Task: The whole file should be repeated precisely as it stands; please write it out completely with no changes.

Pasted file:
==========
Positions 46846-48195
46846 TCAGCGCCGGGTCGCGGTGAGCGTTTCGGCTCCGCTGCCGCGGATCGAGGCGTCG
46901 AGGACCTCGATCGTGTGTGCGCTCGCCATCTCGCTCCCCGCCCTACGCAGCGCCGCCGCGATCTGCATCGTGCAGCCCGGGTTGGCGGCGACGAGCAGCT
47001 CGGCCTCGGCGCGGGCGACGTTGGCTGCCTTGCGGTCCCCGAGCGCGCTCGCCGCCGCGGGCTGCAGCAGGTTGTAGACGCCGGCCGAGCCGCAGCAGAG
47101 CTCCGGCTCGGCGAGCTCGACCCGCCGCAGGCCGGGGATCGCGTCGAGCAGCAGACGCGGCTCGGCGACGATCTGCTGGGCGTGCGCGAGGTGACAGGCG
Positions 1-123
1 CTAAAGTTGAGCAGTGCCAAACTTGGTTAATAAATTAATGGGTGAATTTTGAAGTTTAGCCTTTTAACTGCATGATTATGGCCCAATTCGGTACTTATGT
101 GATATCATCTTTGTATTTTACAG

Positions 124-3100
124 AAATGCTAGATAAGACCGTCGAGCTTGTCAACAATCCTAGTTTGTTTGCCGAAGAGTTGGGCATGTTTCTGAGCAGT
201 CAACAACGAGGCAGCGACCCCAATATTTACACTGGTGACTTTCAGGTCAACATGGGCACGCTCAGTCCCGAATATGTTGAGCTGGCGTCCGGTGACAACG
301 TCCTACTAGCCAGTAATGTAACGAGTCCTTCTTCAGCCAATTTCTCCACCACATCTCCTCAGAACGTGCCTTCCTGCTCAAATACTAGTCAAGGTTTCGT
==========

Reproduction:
Positions 46846-48195
46846 TCAGCGCCGGGTCGCGGTGAGCGTTTCGGCTCCGCTGCCGCGGATCGAGGCGTCG
46901 AGGACCTCGATCGTGTGTGCGCTCGCCATCTCGCTCCCCGCCCTACGCAGCGCCGCCGCGATCTGCATCGTGCAGCCCGGGTTGGCGGCGACGAGCAGCT
47001 CGGCCTCGGCGCGGGCGACGTTGGCTGCCTTGCGGTCCCCGAGCGCGCTCGCCGCCGCGGGCTGCAGCAGGTTGTAGACGCCGGCCGAGCCGCAGCAGAG
47101 CTCCGGCTCGGCGAGCTCGACCCGCCGCAGGCCGGGGATCGCGTCGAGCAGCAGACGCGGCTCGGCGACGATCTGCTGGGCGTGCGCGAGGTGACAGGCG
Positions 1-123
1 CTAAAGTTGAGCAGTGCCAAACTTGGTTAATAAATTAATGGGTGAATTTTGAAGTTTAGCCTTTTAACTGCATGATTATGGCCCAATTCGGTACTTATGT
101 GATATCATCTTTGTATTTTACAG

Positions 124-3100
124 AAATGCTAGATAAGACCGTCGAGCTTGTCAACAATCCTAGTTTGTTTGCCGAAGAGTTGGGCATGTTTCTGAGCAGT
201 CAACAACGAGGCAGCGACCCCAATATTTACACTGGTGACTTTCAGGTCAACATGGGCACGCTCAGTCCCGAATATGTTGAGCTGGCGTCCGGTGACAACG
301 TCCTACTAGCCAGTAATGTAACGAGTCCTTCTTCAGCCAATTTCTCCACCACATCTCCTCAGAACGTGCCTTCCTGCTCAAATACTAGTCAAGGTTTCGT